By Jacob Katel
By Laurie Charles
By Nate "Igor" Smith
By Abel Folgar
By Kat Bein
By Jacob Katel
Winter Music Conference week went mostly by the numbers. Most of the same labels showcased the same artists at the same parties as last year and the year before. The hotel gigs were predominantly filled with fat-free cheese as background music for sunbathing playboys, models, and strung-out club kids. It was supposed to be the ultimate celebration of what used to be underground music, but underground enthusiasts had a hard time finding what they were looking for.
While wading through poolside festivities and brand-name bashes, the absence of a momentous, mind-altering talent became apparent. But according to the grapevine, an artist who had changed the face of dance music without much mainstream notice was supposed to come. For those who knew, the question of the week was: Where will Richie be? Richie Hawtin's minimal techno and acid house trips listeners into a "dimension intrusion" by stripping away excess sound, sharpening synthetic noise till hairs split, and pounding eardrums incessantly. Few artists in the electronic/dance music world are as mysterious, forward-thinking, and unpredictable as he, the conductor of Futuristic Underground Subsonic Experiments, a Circuit Breaker, and to most people, the Plastikman.
Rumors of Hawtin sightings were running amok at any party featuring hard techno beats. At the Detroit Meets Miami BBQ at Rain on Friday, the buzz was Hawtin would be hanging out. This year, though, the buzz proved right. Hawtin showed up and quickly went unrecognized, thanks to a recent replacement of his iconic bald head and black-rim glasses in favor of a punkish-looking crop of brown hair and stubble. Erik Blanco, one of Miami's long-time ravers and a fanatic who has driven to Detroit for a Hawtin performance, happened to fawn over the wrong guy, a would-be Richie Hawtin look-alike standing right next to the man himself. "I couldn't recognize him with hair and without the glasses," Blanco said. Once he did, he said that Hawtin's first Plastikman LP, Sheet One, had changed his life. Hawtin responded, "Sheet Onechanged my life too."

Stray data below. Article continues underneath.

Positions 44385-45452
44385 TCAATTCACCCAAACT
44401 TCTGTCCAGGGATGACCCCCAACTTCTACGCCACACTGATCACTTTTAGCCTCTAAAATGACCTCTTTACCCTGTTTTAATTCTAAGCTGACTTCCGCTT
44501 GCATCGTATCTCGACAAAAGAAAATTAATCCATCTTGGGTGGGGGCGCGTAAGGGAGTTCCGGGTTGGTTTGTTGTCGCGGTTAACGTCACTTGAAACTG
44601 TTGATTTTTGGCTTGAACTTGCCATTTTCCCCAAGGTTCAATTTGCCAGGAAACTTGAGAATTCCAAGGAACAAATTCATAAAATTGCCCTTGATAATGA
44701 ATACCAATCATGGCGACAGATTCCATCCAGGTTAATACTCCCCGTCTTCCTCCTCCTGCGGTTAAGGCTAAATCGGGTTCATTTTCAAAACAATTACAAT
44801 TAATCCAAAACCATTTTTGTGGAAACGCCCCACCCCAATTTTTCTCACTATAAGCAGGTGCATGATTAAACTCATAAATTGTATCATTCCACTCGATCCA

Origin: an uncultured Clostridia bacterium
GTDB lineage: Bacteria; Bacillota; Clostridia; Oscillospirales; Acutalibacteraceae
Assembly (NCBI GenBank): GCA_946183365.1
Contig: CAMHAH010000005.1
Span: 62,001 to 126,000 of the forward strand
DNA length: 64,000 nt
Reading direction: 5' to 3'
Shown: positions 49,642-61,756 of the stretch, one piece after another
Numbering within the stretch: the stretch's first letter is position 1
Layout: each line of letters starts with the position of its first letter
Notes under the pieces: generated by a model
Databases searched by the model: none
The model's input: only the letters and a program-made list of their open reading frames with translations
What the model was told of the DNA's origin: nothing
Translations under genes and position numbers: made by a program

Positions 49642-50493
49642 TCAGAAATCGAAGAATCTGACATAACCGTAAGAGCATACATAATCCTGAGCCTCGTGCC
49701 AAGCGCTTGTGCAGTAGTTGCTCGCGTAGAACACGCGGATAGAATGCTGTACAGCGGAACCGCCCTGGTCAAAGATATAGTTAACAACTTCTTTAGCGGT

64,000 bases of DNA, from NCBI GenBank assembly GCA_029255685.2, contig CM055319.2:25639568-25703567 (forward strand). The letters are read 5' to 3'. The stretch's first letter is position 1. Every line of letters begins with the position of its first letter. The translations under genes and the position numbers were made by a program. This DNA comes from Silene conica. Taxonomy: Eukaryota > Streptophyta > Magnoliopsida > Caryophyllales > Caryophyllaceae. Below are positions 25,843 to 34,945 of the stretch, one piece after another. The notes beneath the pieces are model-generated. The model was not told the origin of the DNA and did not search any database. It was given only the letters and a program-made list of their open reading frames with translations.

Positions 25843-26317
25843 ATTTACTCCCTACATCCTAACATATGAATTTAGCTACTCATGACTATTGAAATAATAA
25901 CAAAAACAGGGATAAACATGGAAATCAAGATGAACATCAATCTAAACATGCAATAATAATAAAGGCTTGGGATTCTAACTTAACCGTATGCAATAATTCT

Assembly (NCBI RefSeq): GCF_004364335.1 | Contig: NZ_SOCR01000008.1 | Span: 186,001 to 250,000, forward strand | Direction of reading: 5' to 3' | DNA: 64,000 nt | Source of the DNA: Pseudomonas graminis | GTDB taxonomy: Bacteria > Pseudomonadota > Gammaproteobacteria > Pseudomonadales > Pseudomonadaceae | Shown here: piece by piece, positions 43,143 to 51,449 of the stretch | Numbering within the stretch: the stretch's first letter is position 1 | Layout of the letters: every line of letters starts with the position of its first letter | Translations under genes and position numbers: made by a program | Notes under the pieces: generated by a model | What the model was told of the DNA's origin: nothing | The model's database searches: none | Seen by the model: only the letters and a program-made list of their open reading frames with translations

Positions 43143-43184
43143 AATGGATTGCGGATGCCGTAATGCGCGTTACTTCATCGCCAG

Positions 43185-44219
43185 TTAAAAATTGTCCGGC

As soon as word got around who came out and where he was, fans approached with sentimental stories about how they used to sell pieces of his Sheet One CD cover (a mock sheet of acid) to get into raves and how they were convinced Plastikman was an alien, because no human could come up with his music. That was just in conversation, though; experiencing Hawtin on the decks proved to be the worthwhile encounter many of his fans were hoping for.
Hawtin's M-Nus label party at B.E.D. on Saturday was a private, invitation-only affair that you couldn't find on the Miami Master List. If you weren't on the guest list, you might've gotten in after waiting outside for an hour before the doorman felt sorry for you. Inside it was everything a legendary party should be -- packed, frenetic, loud, and on a higher state of consciousness. When he slapped the first slip of wax on the turntable, the hooting and hand-raising began.
It isn't often that a venue in Miami is slammed with a crowd as aware of someone like Hawtin and his place in music as this one. The tracks he mixed were hard but classy techno riffs that kept the frenzied crowd on a peak till 7:00 in the morning. Finding Hawtin was the highlight of the week's avalanche of light, sugary, record label-promo material.